Continue to read this week as we talk about more warning signs that it could be emotional infidelity.

*Source: Warning Signs That It’s Emotional Infidelity- And Not Just Friendship by Athena Staik

 

Written by Christy Fogg, MSW, LCSW

Christy Fogg, MSW, LCSW is a licensed therapist at Imagine Hope Counseling Group.  Christy enjoys doing marriage counseling, individual counseling, couples and relationship counseling.  Christy also provides family counseling, child counseling, and adolescent counseling.

Imagine Hope serves the Indianapolis area, including the surrounding areas of Carmel, Fishers, Noblesville, Zionsville, and Westfield.

How Do You Communicate With Your Partner? Part 5

By now, you have learned through this week's blog that communication can involve some rather common pitfalls.  How many of these communication issues do you recognize in your marriage?  If you find yourself agreeing with the statements below, these may be areas of concern for your marriage. I don't like to argue, because I feel arguing reflects badly on the relationship.

By having the underlying assumption or core belief that conflict is "bad", you are preventing intimacy in your relationship.  It's only when we are able to have constructive conflict that we are allowing our spouse or partner to see into our heart to what is bothering us.  Not having any conflict at all means that you do not have true closeness.  Many times, we assume that conflict is raging or yelling at each other.  This is not accurate.  Healthy conflict might get a little heated, but it is simply stating how we feel and how we are hurting.

I don't like to discuss our negative feelings because it only makes us feel worse.

Like we shared above, negative feelings that are shared with our significant other allow greater intimacy to grow within the relationship.  The opposite of sharing your negative feelings is to stuff them.  When we stuff our feelings, it allows resentment to grow and be a part of our relationship, which ends up slowly destroying things.  Sometimes, we have to feel worse to feel better.  Sharing our feelings can be messy sometimes, but the outcome is much more rewarding than avoiding bringing things up (as long as you have a partner that is receptive to hearing how you feel... even when it's uncomfortable!).

I don't feel I should have to bring up what's bothering me, because my partner should already know.

This is a very common communication myth-- one that we call the "mind reading myth".  It simply states that "you should be able to read my mind, and if I have to tell you how I feel or what is bothering me, then you must not really care".  THIS IS SIMPLY NOT TRUE!  We are all responsible for telling those around us not only how we feel, but what we are needing from them.  Owning your feelings and needs, and having your spouse respond to this request by meeting your needs (when they can), is extremely powerful.  It can feel very loving to have someone react favorably to owning our feelings and saying what we need.  And it can be very manipulative to your spouse when you walk around giving the silent treatment and expecting them to read your mind.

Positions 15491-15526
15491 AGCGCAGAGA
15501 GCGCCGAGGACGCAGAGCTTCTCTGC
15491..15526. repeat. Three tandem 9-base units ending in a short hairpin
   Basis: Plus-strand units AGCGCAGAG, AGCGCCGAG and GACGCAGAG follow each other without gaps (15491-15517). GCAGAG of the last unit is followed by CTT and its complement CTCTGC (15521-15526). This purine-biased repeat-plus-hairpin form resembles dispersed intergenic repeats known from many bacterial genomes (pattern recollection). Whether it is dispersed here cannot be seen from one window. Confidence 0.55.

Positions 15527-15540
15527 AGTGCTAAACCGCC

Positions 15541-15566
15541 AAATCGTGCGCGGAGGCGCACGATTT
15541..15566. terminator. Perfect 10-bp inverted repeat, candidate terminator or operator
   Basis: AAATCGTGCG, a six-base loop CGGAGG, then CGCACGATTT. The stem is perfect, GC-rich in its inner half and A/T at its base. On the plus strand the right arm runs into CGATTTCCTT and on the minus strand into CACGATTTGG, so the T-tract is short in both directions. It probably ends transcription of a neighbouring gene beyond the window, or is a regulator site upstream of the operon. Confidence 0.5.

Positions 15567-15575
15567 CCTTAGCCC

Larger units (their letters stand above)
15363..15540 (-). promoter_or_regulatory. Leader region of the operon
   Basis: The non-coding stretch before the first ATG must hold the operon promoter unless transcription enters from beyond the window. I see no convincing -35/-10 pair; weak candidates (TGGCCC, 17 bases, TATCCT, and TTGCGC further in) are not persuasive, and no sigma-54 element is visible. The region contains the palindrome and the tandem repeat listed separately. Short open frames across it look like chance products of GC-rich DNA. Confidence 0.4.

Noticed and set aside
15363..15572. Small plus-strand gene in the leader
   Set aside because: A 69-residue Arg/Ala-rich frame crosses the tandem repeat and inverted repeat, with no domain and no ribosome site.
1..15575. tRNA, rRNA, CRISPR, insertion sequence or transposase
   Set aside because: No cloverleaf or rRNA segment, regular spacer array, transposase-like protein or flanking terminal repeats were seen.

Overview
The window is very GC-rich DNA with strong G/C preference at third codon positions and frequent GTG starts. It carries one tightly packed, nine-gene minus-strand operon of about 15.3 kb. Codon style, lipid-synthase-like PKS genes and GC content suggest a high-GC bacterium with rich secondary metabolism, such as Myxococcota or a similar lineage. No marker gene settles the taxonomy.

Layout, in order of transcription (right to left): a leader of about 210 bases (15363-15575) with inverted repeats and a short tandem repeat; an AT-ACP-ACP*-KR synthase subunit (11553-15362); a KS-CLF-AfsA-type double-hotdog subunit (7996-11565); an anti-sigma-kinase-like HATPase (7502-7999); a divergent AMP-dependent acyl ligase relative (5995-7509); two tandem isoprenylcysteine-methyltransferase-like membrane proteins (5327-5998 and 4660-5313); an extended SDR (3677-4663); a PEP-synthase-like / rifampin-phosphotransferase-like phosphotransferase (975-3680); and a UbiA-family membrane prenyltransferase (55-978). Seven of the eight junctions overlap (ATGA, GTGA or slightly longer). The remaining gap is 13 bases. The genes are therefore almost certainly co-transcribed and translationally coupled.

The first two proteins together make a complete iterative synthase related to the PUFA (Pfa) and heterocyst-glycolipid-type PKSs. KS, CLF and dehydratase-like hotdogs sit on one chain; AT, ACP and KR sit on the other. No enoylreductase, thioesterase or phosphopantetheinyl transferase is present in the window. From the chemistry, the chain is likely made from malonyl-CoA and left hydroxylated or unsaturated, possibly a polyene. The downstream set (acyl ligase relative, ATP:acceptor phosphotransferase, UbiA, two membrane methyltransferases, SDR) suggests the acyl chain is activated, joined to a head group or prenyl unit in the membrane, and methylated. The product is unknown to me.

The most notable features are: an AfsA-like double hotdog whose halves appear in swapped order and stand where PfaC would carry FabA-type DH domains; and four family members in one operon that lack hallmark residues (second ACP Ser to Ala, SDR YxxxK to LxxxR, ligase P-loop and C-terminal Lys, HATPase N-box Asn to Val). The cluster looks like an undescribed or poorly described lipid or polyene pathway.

Did  you recognize any of these common communication mistakes?  If so, we encourage you to begin working on them today... and see just how amazing your relationship can be!

Joleen Watson, MS, NCC, is a therapist at Imagine Hope Counseling Group. She enjoys doing marriage counseling, relationship counseling, couples counseling, and individual counseling. Imagine Hope also specializes in family, child and adolescent counseling and serves Indianapolis area including the surrounding areas of Carmel, Noblesville, Zionsville, Westfield, and Fishers.

 

Lying and Trust Issues

We all have people in our lives that we struggle with because of lying or betrayal.  I'm sure you can probably think of a few right now!  These individuals may lie constantly, fabricate stories, betray our trust, “backstab”, cheat, abuse, or do unethical things.  This week at Imagine Hope we are talking about people who lie, betray, and the trust issues that lying can cause in any kind of relationship. Trust in any kind relationship is important -- from intimate relationships, friendships, family, co-workers, etc.  If I can’t trust you, I will often wonder what malicious motives you may have for everything you say and do.  I will question myself, constantly look for those red flags or “gut feelings” and probably not believe you about most things.  Our relationship will possibly become very superficial because of my fear.

Betrayal by someone you care about is an extreme wound.  If someone has done something and broken that trust, I will probably build walls up to protect myself.  Anytime from here on out that someone else hits that “wound”, I will feel the pain severely.  I may feel anxious, have trouble being vulnerable with others, and have very low expectations.  I may find it very difficult to believe that people are basically good and trustworthy.

Continue to read this week as we continue to talk about lying, trust, and betrayal—and some actions steps to take for your own healing  :)

Written by Christy Fogg, MSW, LCSW

 

Christy Fogg, MSW, LCSW is a licensed therapist at Imagine Hope Counseling Group.  Christy enjoys doing marriage counseling, individual counseling, couples and relationship counseling.  Christy also provides family counseling, child counseling, and adolescent counseling.